Louise Stone: S is for Stranger

s-is-for-stranger-cover

There are two sides to every story.

But only one is true.

Sophie wished she’d paid more attention when her little daughter, Amy, caught sight of a stranger watching them. She only looked away for a second. But now Amy’s gone.

No one trusts an alcoholic. Even a sober one. The police are suspicious of Sophie’s tangled story and so is her ex-husband, Paul. Especially when new information emerges that changes everything.

But what if Sophie is telling the truth? What if her daughter really is missing? And what if that stranger at the fairground wasn’t really a stranger at all…

S is for Stranger is a psychological thriller that truly plays on your mind. Amy, Sophie’s child, has gone missing from right under her feet and Sophie is adamant that her ex-husband, Paul, was with her that day. However, as the police investigation begins to unravel, Sophie starts to believe that Paul is keeping something from her and cannot understand why he would lie about his whereabouts. As the narrative begins to progress, Sophie becomes less and less sure of the situation and starts to feel like she cannot trust anyone playing on the reader’s mind and causing you to question each and every character that Sophie interacts with. You think you have sussed out who the potential kidnapper is until new information is revealed and your train of thought has been completed debunked.

Louise Stone really does know how to write a gripping psychological thriller. She doesn’t give away too much information at any one time and, with this novel, you are never truly given closure on the events that have taken place. Though I did find the ending a little bit abrupt, Stone gives you the relevant information you need to understand the truth behind the investigation and the kidnapping but still leaves you questioning the events that have taken place.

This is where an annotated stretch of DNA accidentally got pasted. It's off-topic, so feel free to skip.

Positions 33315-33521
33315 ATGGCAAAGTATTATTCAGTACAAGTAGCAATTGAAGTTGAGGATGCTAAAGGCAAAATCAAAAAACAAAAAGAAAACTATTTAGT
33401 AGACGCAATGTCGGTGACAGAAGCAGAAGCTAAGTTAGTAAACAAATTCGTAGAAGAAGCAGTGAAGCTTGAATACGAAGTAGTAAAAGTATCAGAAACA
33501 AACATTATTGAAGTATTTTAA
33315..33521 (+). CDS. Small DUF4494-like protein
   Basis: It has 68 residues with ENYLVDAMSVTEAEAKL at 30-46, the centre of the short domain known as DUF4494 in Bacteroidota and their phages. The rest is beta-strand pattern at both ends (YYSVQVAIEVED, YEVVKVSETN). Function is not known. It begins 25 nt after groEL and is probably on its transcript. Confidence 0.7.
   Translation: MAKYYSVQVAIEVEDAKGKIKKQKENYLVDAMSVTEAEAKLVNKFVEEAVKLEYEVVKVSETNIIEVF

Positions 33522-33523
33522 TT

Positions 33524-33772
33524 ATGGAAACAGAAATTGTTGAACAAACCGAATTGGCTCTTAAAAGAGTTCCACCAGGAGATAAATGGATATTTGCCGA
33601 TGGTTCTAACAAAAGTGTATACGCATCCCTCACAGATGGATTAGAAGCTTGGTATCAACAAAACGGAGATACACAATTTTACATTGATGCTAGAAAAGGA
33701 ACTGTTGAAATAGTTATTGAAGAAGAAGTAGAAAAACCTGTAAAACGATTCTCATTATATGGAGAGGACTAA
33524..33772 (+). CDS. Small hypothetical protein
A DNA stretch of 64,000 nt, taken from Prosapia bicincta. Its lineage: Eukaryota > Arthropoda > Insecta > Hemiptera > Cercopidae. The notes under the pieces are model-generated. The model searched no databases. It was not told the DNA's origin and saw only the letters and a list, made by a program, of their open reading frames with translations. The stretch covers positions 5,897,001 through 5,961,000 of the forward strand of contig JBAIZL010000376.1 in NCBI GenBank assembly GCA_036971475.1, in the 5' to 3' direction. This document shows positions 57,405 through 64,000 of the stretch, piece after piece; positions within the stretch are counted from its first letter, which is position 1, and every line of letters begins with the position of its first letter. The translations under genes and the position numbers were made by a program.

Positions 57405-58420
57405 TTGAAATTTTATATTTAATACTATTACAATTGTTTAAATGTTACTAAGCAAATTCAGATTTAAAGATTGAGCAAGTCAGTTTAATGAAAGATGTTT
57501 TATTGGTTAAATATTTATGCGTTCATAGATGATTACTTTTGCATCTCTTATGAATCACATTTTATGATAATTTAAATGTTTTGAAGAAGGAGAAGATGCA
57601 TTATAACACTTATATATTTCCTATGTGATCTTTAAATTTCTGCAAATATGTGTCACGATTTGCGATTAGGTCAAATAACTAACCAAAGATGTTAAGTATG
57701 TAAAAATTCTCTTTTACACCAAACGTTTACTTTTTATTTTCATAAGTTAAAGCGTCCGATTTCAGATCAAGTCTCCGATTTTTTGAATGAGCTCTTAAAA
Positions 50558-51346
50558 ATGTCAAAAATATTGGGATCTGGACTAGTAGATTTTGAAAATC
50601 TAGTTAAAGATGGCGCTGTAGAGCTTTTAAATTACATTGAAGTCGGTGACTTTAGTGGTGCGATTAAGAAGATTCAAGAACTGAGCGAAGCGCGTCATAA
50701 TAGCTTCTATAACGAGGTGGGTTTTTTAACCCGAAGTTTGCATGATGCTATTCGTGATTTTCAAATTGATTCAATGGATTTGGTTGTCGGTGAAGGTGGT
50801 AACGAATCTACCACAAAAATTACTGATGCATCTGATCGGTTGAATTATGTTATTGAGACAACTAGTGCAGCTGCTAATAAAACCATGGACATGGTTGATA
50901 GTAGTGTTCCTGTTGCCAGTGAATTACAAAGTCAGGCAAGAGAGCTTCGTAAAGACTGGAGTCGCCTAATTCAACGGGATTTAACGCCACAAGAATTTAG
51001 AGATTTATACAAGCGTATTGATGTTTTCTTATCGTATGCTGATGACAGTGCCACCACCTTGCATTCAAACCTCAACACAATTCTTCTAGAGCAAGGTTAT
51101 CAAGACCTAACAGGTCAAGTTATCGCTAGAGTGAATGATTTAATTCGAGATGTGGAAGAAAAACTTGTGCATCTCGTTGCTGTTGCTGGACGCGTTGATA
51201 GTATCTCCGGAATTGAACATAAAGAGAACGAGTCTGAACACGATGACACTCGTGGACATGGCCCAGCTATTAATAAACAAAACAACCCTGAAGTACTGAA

Sophie, as a character, is a bit all over the place which helps add to the sense of mystery within this novel. It is clear that she has a lot of love and emotion towards her only daughter, and only wants what is best for her. However, her inability to trust other people and the clear instability surrounding her mental health and her addictions truly makes you question her as a person as well – especially when faced with questioning side-characters such as Paul and Oliver. As a reader, I found myself drawn to Sophie as the mother, a process that the investigators within the novel try to push forward in their press conferences to try and find Amy. In this regard, we see a lot more of Sophie as a character and can fully understand the turmoil she is going through.

I really enjoyed this novel and found it very hard to put the story aside whenever I needed to. It was fast-paced and gripping that left your insides squirming as you tried to suss out the truth. As I mentioned, I felt that the ending was definitely abrupt even though you are given some clarification, however, I felt that it could have been extended slightly to give more closure.

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